The study consisted of Phases 1 and 2, in which Phase 1 examined the effects of NanoZnO in developing embryos, and Phase 2 examined the effects on post-hatch growth and development.

In Phase 1, 120 eggs were randomly divided into four groups of 30 eggs per group. The hydrocolloids of NanoZnO were injected at the first day of incubation in concentrations 50, 100 and 500 mg/L. The control group (C) was not injected. At 19 days of incubation, the body and organ weights and biochemical indices of blood serum were measured. The administration of the NanoZnO incubation procedure and evaluation of embryo growth were performed as described by Pineda et al. (2013).

In Phase 2, given that Zn nanoparticles in powder form were dusty and were added to the basal diets (Table 1) feeds in small quantities, it would have been difficult to obtain a homogeneous feed mixture. This limitation was overcome by mixing the NanoZnO with starch as a carrier before being added to the diets. NanoZnO powder and starch were suspended in ultrapure water in the proportion 1: 100 (NanoZnO: starch, w/w) and were subsequently dried to powder with a dry matter content not less than 90%. The NanoZnO and starch complex was then added to a premix (Rovmix Broiler Grower, 0.5%, DSM) and the premix (Table 2) was added to the basal diets. Dry matter, nitrogen, crude fat, crude fibre and energy contents were determined in feed samples (Pineda et al., 2012).

Day-old Ross 308 chicks were obtained from a commercial hatchery and were randomly divided into six groups of six birds each, with a treatment allocated to a group, and six replicates in a treatment. The treatments of this post-hatch growth phase were designed to include a positive control (C) of 55 mg/kg ZnO in the diet as the standard that was in the mineral-vitamin premix, a group without ZnO, which received no Zn supplement (0) and groups that were fed with complexes of NanoZnO and starch received 25%, 50%, 75%, and 100% of the standard level of Zn used in the control group (Table 3). The calculated total levels of exposure to dietary Zn were 114 and 59 mg/kg provided as ZnO, and 72.8, 86.5, 100 and 114 mg/kg provided as NanoZnO. The treatment period was from day 1 for 42 days.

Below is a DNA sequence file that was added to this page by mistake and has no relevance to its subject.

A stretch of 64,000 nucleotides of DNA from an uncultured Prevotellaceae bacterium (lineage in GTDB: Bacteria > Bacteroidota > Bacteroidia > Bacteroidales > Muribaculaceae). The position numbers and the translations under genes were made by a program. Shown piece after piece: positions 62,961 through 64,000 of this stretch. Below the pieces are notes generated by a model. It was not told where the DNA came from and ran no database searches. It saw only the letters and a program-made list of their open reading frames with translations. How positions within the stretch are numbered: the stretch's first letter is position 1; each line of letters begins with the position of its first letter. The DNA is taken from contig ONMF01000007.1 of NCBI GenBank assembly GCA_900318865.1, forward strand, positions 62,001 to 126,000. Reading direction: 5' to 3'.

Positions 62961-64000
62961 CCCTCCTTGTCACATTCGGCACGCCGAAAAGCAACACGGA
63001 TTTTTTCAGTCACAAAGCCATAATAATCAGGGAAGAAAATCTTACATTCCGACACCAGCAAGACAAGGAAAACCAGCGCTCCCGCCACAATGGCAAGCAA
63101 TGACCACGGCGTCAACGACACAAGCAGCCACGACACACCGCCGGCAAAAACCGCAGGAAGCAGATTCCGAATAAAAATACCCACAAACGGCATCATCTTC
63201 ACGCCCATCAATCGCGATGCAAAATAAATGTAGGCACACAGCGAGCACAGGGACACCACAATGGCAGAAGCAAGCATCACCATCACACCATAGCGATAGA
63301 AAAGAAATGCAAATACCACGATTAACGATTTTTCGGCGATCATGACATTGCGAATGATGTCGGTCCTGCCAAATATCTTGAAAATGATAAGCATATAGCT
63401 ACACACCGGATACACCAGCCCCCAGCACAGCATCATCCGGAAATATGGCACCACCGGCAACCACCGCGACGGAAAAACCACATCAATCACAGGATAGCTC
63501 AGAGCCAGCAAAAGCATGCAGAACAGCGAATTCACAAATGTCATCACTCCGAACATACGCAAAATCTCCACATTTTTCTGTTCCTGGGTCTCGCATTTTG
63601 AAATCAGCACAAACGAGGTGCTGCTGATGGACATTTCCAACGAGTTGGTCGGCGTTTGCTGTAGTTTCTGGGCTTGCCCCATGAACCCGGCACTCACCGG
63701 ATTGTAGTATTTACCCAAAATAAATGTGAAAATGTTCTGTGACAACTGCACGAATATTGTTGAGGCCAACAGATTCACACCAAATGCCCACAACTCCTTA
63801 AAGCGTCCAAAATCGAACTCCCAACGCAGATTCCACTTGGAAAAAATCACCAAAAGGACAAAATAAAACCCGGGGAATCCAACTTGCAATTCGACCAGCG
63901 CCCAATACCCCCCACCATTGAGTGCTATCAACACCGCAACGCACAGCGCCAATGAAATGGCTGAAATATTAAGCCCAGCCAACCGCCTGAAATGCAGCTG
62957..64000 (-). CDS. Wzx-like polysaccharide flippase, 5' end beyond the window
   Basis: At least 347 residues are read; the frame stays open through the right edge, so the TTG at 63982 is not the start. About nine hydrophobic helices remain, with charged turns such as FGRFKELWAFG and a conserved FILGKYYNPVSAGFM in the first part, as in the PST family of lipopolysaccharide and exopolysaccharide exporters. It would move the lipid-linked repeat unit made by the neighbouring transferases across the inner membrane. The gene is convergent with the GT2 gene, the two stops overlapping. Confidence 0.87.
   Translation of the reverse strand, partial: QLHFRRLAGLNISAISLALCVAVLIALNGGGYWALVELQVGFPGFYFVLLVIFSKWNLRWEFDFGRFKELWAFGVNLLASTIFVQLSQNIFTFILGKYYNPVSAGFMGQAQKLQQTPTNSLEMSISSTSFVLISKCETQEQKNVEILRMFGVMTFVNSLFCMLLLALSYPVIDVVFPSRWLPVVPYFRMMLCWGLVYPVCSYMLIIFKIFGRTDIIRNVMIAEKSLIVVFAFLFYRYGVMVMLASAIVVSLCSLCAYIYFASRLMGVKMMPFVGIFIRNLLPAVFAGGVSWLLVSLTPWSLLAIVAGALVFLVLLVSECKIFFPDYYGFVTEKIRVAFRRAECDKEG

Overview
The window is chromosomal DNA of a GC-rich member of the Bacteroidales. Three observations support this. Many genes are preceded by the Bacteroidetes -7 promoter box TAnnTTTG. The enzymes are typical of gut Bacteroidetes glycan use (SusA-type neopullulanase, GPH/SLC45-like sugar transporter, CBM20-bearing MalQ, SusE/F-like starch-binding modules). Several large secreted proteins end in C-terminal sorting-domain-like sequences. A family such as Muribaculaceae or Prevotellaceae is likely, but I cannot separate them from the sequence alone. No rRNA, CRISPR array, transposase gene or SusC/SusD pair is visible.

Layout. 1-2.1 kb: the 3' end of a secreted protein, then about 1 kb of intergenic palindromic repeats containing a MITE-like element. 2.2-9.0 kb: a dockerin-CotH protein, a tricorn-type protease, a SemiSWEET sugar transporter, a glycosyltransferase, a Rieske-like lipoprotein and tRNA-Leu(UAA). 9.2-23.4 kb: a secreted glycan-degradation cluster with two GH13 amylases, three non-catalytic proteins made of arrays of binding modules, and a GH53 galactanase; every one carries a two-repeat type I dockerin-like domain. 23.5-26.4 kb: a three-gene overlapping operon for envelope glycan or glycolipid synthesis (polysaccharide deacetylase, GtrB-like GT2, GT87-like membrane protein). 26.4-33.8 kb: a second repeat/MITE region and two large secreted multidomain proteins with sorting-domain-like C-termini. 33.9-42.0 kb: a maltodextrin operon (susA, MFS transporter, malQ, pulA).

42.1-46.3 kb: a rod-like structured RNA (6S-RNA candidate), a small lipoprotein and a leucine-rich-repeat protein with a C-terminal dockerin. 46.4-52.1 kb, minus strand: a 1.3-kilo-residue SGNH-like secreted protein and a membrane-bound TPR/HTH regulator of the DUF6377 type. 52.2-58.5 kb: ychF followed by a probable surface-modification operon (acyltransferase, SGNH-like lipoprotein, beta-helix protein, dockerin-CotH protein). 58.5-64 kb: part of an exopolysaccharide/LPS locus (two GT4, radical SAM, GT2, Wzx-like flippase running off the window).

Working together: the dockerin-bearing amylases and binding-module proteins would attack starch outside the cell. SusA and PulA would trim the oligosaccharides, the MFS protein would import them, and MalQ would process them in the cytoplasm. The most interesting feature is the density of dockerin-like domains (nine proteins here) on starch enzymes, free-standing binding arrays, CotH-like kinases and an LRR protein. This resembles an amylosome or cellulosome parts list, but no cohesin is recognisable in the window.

The chickens were kept in groups during the first week and then individually in metabolic cages until they were 42 days old. The temperature was 32 °C in the first week, and lowered 2 °C weekly to 20 °C. The average humidity was 60% and 24-hour lighting was applied. The birds had free access to water and were fed ad libitum. The applied feed mixtures were starter for chickens 1 - 14 days and grower for 15 - 42 days (Table 2). Bodyweight (BW) was recorded at 1, 14, 35 and 42 days. The feed intake was registered daily as total values for each group. Individual excreta were collected daily over the period 28 to 35 days to determine the amount of Zn excreted.

The animals were euthanised at 42 days following a 12 hour fast. Carcass yield (%) and the weight yield of leg and breast muscles, gizzard, liver, heart and adipose tissue were measured following 24-hour air chilling at 4 °C. The tissue samples, organs and excreta (n = 6 per group) were kept at -80 °C for further analyses. The Zn content in the feed, breast muscle, liver and femoral bone at 42 days, and in excreta (28 to 35 days) was determined using a Z-5300 polarized flame atomic absorption spectrometer (Hitachi High-Tech Science Corporation, Tokyo, Japan).

The data distribution was evaluated using the Shapiro-Wilk test. Data were normally distributed and the results were analysed with one-way analysis of variance (ANOVA) using Statgraphics® Centurion XVI software (StatPoint Technologies, Inc., Warrenton, Virginia, USA) at a significance level of P <0.05.



NanoZnO were slightly angular, rounded or elongated with an average size of 37 nm (10 - 70 nm) (Figure 1). The specific surface area was 30-50 m2/g. The mean zeta potential of the colloid was -32 mV, which indicated an intermediate stability of the solution. The total impurities were below 0.01%.



Live embryos at 19 days of incubation constituted 67% in the NanoZnO-treated groups compared with 73% in the control group. Bodyweights were not significantly different between groups (Table 4). However, groups treated with 100 and 500 mg/L had significantly higher heart weights than the other groups, while liver weights were lower in NanoZnO groups compared with the control.

The only differences in blood biochemical parameters were higher concentrations of alanine aminotransferase (ALT) and lower triglycerides (TRG) in groups treated with 100 and 500 mg/L of NanoZnO (Table 5).

Bodyweight at 35 days did not differ significantly among the groups. At 42 days, the BWs of the ZnO-supplementation (0) and the 100% NanoZnO groups were significantly higher than the control. However, BW did not differ between 0 and NanoZnO groups (Table 6). Fedd conversion ratio was measured on a group basis, which prevented statistical comparisons, but numerically FCR was higher (1.72) in the control relative to other groups (1.63). No mortality was recorded.

The analysis of carcasses showed that the Zn content of leg muscle was highest in the control and in the 0 group. The dressing percentage and the content of breast muscle and giblets were not affected (Table 7).